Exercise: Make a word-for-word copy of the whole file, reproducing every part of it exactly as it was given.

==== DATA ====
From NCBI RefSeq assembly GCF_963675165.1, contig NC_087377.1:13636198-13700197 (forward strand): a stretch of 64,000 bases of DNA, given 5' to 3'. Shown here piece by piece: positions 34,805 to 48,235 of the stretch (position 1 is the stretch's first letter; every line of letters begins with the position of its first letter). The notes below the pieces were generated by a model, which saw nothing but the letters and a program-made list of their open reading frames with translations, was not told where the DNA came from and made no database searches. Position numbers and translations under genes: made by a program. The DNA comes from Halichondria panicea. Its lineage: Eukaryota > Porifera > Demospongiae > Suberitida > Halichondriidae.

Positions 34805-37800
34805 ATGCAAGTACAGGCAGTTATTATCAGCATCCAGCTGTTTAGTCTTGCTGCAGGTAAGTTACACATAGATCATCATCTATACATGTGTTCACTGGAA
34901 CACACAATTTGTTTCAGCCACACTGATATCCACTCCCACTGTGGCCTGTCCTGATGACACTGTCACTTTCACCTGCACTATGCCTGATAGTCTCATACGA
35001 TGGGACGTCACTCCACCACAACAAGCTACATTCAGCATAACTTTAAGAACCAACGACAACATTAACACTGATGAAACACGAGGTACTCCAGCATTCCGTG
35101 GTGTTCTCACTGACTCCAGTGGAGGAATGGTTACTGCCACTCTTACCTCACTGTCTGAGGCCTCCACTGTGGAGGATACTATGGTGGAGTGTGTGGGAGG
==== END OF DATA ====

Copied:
From NCBI RefSeq assembly GCF_963675165.1, contig NC_087377.1:13636198-13700197 (forward strand): a stretch of 64,000 bases of DNA, given 5' to 3'. Shown here piece by piece: positions 34,805 to 48,235 of the stretch (position 1 is the stretch's first letter; every line of letters begins with the position of its first letter). The notes below the pieces were generated by a model, which saw nothing but the letters and a program-made list of their open reading frames with translations, was not told where the DNA came from and made no database searches. Position numbers and translations under genes: made by a program. The DNA comes from Halichondria panicea. Its lineage: Eukaryota > Porifera > Demospongiae > Suberitida > Halichondriidae.

Positions 34805-37800
34805 ATGCAAGTACAGGCAGTTATTATCAGCATCCAGCTGTTTAGTCTTGCTGCAGGTAAGTTACACATAGATCATCATCTATACATGTGTTCACTGGAA
34901 CACACAATTTGTTTCAGCCACACTGATATCCACTCCCACTGTGGCCTGTCCTGATGACACTGTCACTTTCACCTGCACTATGCCTGATAGTCTCATACGA
35001 TGGGACGTCACTCCACCACAACAAGCTACATTCAGCATAACTTTAAGAACCAACGACAACATTAACACTGATGAAACACGAGGTACTCCAGCATTCCGTG
35101 GTGTTCTCACTGACTCCAGTGGAGGAATGGTTACTGCCACTCTTACCTCACTGTCTGAGGCCTCCACTGTGGAGGATACTATGGTGGAGTGTGTGGGAGG